Last February I crafted a post: Fluency Does Not Equal Speed, where I wrote a letter to grades 1 - 3 or 4 or 5 teachers asking them to re-think how they use timed tests with their budding mathematicians (students). It was a cathartic process for me as I crafted a letter to share with all teachers who use timed math tests without singling out my son's experiences in his three short years of attending school. I also made sure that I offered alternatives rather than just complain or whine... we all know those parents. Unfortunately, I find it necessary to re-visit the topic after an eye opening experience I had with my third grade son this past week.
We were finishing up his homework after dinner. He was moving back and forth from focused work to what I call his "border collie behavior" of pacing, jumping, and escaping to his happy place - (another post for another time). He had completed the first page of his math and I do make it a point to sit with him and discuss his thinking as he solves problems (the math teacher in me making sure he is a problem solver not a rule follower). He had six problems left to complete and we had 15 minutes before bath time, so I set the timer for 15 minutes. Instantly, Tater fell into hopeless despair, crying, agitated, whining, and completely melting down. SIX PROBLEMS!? being a failure of a parent I assumed he was practicing his learned helplessness - acting like he cannot do something so that someone will swoop in and do it for him - another quality skill he developed in first grade and perfected in second grade. He remained frozen, not able to complete his work and crying and tantruming for the entire 15 minutes. I had taken television and the iPad away during what I thought was an Oscar award winning act being put on by my son (another parent of the year moment...). As soon as the timer went off it took him about 5 minutes to calm down and he proceeded to complete the last six problems in less than 2 minutes.
The next morning while in the shower I was hit with a blast of clarity - he was not being helpless, he was frozen because of his experience being timed to perform academically. He had begun being timed in mathematics and reading fluency in kindergarten. Instead of practicing learned helplessness, he had learned that when a timer starts, the best thing to do is quit, give up, and/or not try. Better to fail up front than to try your hardest and fail anyway. Now I know where his "I'm stupid" comments that he made frequently last year originated. My frustration with Tater the night before quickly became focused elsewhere.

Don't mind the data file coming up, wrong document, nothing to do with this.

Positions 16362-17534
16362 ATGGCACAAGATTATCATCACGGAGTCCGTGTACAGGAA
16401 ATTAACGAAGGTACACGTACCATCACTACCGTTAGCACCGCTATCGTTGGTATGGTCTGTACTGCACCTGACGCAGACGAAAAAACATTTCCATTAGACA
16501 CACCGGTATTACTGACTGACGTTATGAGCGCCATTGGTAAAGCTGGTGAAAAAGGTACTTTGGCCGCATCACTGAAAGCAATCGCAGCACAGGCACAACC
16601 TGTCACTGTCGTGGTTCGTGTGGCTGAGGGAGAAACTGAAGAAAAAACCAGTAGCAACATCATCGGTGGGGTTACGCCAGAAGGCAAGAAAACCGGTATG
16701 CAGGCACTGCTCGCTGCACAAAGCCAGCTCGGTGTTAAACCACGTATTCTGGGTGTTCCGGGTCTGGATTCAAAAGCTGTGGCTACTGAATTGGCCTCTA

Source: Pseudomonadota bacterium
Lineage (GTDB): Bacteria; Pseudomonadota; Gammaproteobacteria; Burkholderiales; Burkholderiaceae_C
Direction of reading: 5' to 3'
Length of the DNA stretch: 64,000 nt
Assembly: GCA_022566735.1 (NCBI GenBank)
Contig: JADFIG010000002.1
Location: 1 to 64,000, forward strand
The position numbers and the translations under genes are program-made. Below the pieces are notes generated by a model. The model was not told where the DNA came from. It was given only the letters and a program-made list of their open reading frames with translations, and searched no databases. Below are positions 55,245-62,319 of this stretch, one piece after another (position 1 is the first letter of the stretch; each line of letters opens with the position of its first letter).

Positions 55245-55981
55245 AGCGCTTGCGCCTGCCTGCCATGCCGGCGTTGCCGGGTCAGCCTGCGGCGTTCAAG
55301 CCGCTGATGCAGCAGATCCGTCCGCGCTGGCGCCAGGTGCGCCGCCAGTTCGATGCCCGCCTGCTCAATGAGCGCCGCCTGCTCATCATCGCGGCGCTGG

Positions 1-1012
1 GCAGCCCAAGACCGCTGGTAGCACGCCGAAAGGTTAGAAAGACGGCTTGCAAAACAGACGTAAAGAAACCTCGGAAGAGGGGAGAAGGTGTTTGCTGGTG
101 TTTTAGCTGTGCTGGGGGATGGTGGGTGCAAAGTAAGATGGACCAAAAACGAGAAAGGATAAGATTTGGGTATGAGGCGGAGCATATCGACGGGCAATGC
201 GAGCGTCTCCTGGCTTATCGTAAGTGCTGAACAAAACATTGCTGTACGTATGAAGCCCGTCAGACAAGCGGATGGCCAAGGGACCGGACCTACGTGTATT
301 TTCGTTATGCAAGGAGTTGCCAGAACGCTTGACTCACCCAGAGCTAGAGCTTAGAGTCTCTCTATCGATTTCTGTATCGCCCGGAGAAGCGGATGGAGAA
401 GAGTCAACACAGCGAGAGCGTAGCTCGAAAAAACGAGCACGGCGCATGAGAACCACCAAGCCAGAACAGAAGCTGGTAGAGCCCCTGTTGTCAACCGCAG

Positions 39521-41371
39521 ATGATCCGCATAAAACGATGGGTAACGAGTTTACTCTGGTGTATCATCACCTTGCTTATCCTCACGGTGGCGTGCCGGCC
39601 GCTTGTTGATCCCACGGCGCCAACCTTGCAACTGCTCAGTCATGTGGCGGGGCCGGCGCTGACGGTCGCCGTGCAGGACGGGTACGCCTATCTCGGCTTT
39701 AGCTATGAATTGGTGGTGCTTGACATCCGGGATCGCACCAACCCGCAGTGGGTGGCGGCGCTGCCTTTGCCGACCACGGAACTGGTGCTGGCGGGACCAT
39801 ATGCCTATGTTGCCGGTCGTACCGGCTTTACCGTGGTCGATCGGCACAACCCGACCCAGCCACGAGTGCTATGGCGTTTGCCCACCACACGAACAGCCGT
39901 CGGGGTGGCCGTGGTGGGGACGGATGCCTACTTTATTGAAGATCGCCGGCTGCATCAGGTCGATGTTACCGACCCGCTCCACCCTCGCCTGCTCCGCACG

- If a teacher tells you that your child is "slower than the special education kids" in reading but you believe otherwise, ask for the assessment data, get a second opinion and kindly ask that your child no longer be assessed that way.
- If a parent helper comes to tell you that your son is "bad at math" because he is "slower than the special education kids" on the timed tests (she corrects the timed math tests for the teacher) excuse your child from taking the timed tests and ask your child's teacher to tell his/her helpers not to discuss the achievement of your students with ANYONE.
- Ask the teacher what research they are using to support their practice of timed math tests.
- Please stop timing our children, your students.
- I will say it again Fluency does not equal speed, fluency is about being literate in whichever discipline you are learning and literacy is not based on how fast you can do something.
- When someone asks you why you give timed math and reading tests, base your reason on research, if you don't have any research to support the practice, then abandon it
- Remember what literacy is:
The United Nations Educational Scientific and Cultural Organization (UNESCO) defines literacy as:
"the ability to identify, understand, interpret, create, communicate and compute, using printed and written materials associated with varying contexts." (I would throw in visual and audio resources also).
Here are some resources to consider:
THE TRUTH ABOUT TIMED TESTS - Tracey Carisch
NCTM Teaching Children Mathematics April 2014 - Jo Boaler
Faster Isn't Smarter - Cathy L. Sealy
Competitive Timed Tests Might Be Contributing to the Gender Gap in Math - Emily Richmond